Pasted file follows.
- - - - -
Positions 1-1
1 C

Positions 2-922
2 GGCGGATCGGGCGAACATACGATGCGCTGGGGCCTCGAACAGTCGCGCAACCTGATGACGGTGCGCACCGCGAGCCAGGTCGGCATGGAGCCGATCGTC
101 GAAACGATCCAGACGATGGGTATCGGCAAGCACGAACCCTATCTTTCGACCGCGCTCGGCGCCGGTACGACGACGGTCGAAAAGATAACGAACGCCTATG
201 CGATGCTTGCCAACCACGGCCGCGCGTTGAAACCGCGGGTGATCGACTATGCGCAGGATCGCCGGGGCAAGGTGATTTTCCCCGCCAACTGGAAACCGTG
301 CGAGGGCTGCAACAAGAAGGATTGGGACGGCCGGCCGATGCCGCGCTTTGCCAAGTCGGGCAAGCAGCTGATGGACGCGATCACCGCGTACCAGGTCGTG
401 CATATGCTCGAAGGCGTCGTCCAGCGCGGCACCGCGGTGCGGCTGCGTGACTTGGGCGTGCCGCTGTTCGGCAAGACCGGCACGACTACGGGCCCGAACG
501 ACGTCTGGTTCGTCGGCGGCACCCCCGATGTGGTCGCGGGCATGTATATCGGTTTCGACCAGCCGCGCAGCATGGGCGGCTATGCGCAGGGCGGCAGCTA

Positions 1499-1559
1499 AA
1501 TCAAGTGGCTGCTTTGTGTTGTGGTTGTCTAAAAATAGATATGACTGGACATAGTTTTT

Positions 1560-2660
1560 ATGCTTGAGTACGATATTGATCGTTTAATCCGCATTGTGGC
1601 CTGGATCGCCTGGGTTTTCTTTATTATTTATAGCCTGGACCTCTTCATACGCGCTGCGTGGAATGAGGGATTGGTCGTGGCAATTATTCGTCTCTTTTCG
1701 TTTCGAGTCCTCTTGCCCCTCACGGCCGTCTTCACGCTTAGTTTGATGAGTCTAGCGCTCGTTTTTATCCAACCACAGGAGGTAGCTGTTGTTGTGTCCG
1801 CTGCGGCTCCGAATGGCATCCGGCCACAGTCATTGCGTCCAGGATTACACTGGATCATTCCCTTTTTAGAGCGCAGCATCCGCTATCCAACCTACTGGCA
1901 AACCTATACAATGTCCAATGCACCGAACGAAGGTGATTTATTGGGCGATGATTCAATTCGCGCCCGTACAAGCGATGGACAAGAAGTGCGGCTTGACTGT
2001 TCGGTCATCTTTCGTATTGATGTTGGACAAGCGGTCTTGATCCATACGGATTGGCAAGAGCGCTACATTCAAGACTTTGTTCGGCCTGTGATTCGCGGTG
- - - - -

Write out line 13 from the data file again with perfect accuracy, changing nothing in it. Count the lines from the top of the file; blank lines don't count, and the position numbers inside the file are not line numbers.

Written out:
Positions 1560-2660